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Dr. Mikkelsen Scuba Diving

In November 2009, the three BivAToL PIs (Paula Mikkelsen, Rudiger Bieler, and Gonzalo Giribet) plus the three new postdocs spent a week in Florida to collect additional bivalve target species. The first half of the trip was in Ft. Pierce, largely in the Indian River Lagoon on the eastern coast of Florida, working out of the Smithsonian Marine Station. The Indian "River" is actually an estuary (and part of the Intracoastal Waterway), set off from the Atlantic Ocean by a long line of barrier islands, and punctuated by inlets. There we continued the work started in April 2009 collecting more specimens of four species (Rangia cuneata, Polymesoda caroliniana, Sphenia antillensis, Tagelus plebeius) and fully collecting three more (Crassostrea virginica from a seawall, and Phacoides pectinata, Parastarte triquetra). Two of the postdocs also had the opportunity to dissect fresh specimens for their assigned organ systems - stomachs for Temkin and gills for Staubach - which lent an informal name for this expedition: the "Gills and Guts Workshop."

Following Ft. Pierce, the three PIs spent an additional few days in the subtropical Lower Florida Keys to scuba dive on the reef and sample the shallow waters of Florida Bay. Despite the nearby passage of Hurricane Ida a few days before (which caused 15-foot seas on the reef), the weather calmed down and turned beautiful for our trip. Our dive on the spur-and-groove reef at Looe Key National Marine Sanctuary off Big Pine Key was memorable, with 50-foot visibility and water temperature of 81 degrees F. Additional needed specimens of five species (Pteria colymbus, Ctenoides scabra, Petricola lapicida, Arcopsis adamsi, and Chama macerophylla) were obtained over the three days, and three additional target species were fully collected for the project (Ctenoides mitis, Lamychaena hians, Lithophaga antillarum). Our sampling in the Keys is supported by a research permit from the Florida Keys National Marine Sanctuary.

~Dr. Paula Mikkelsen, Associate Director for Science, PRI

The Assembling the Tree of Life: Bivalvia project (BivAToL) is a part of the Assembling the Tree of Life initiative, a large research effort sponsored by the National Science Foundation. Its goal is to reconstruct the evolutionary origins of all living things.


The evolution of life is a central unifying principle of modern science, and it is integrally connected to much of our understanding of how Earth systems work and evolve. PRI's world-class collections of fossils help tell the story of the evolution of the Earth, and our programming helps educators, students, and the public understand what evolution is and how scientists study it.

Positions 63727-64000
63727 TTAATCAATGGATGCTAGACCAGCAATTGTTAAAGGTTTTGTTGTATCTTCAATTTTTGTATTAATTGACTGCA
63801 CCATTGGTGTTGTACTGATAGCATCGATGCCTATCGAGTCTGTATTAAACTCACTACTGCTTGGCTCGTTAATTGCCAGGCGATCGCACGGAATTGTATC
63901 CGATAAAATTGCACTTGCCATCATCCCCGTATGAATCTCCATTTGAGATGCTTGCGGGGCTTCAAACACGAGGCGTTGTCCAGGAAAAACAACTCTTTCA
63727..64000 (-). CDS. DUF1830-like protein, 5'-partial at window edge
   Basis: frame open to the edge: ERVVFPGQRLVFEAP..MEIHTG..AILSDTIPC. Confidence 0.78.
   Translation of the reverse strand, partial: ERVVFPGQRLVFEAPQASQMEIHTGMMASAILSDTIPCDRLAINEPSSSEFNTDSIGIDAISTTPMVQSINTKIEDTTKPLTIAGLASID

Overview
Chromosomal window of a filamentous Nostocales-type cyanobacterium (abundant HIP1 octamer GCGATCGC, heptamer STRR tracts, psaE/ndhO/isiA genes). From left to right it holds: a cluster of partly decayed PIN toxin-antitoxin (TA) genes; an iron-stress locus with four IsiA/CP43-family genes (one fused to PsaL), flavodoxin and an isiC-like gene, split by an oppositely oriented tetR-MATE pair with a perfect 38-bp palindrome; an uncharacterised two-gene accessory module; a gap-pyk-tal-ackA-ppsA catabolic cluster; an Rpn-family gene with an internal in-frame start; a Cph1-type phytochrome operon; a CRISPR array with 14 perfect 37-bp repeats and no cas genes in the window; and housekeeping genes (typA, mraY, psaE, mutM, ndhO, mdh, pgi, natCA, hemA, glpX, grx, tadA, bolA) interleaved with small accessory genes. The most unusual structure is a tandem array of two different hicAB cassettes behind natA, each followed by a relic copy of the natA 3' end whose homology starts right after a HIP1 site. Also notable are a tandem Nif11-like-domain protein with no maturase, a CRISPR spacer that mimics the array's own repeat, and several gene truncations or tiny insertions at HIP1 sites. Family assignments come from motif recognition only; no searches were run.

What's New?

Fossil Finders Logo
In the Classroom...
Recently, education staff members Trisha Smrecak and Rob Ross spent their day using Skype (a free videophone service) to listen to presentations from students participating in Fossil Finders near Chicago, Il. The 7th grade students presented their interpretation of graphs made with data they collected using the Fossil Finders database. Trisha and Rob listened to their presentations and offered suggestions of what else they could do as a scientist to support their interpretations with more research. Truly, those students were scientists that day.
Fossil Finders is a National Science Foundation grant which PRI and Cornell University Dept. of Education are partners on.

Never Enough Darwin!
After all our celebrating last month for the 150th anniversary of the publication of On the Origin of Species, we thought we might as well keep Darwin in your minds this month by letting you know that you can watch content from last year's Darwin Days celebration online. Cornell Cast generously makes these presentations available for free viewing. You can watch President Emeritus Dr. Frank H. T. Rhodes's talk on Darwin, view a panel discussion on Evolution and Race, and more. Simply visit here and search for Darwin to see offerings from all of our past Darwin Days celebrations!

Additionally, if you missed our exhibit, Charles Darwin: After the Origin last winter, head out to Buffalo & Erie County Public Library for an exhibit called Darwin: The Origin of Influence. On display are rare books, archival materials examining Darwin's research and discoveries, and panels from the Museum of the Earth. Our Director, Warren Allmon will be giving a talk at noon on Tuesday, January 12 at the library on "Why Darwin Still Matters." We hope to see you there!

A New Exhibit on the Way!
We're already gearing up for our next temporary exhibit which will open in February. The topic: speciation and how new species arise through evolution. Right now our exhibits department is busy working on content, creating the look and feel of the exhibit, and gathering input on an exhibit title. This exhibit is part of a National Science Foundation grant held by Dr. Richard Harrison at Cornell University. Dr. Harrison and the exhibits team have been working hard to create a fun and informative exhibit for all of you to enjoy. Stay tuned for more details as we get closer to the installation date!

Evolution in the News

"ExtInked"
Check out a project by the Ultimate Holiding Company in Manchester England that mixed art, tatooing, and species extinction to celebrate Darwin's 200th Birthday. Learn more here.

"On Darwin's 'On the Origin of Species'"
New York Times
Find out which passages in The Origin are the favorites of top scientists from around the country and see what they have to say about Darwin's work. Learn more here.

"Ancient Pgymy Sea Cow Discovered"

Dec. 18, 2009 - Science Daily
Are you up to date on Madagascar's fossil history? Learn more here.


 
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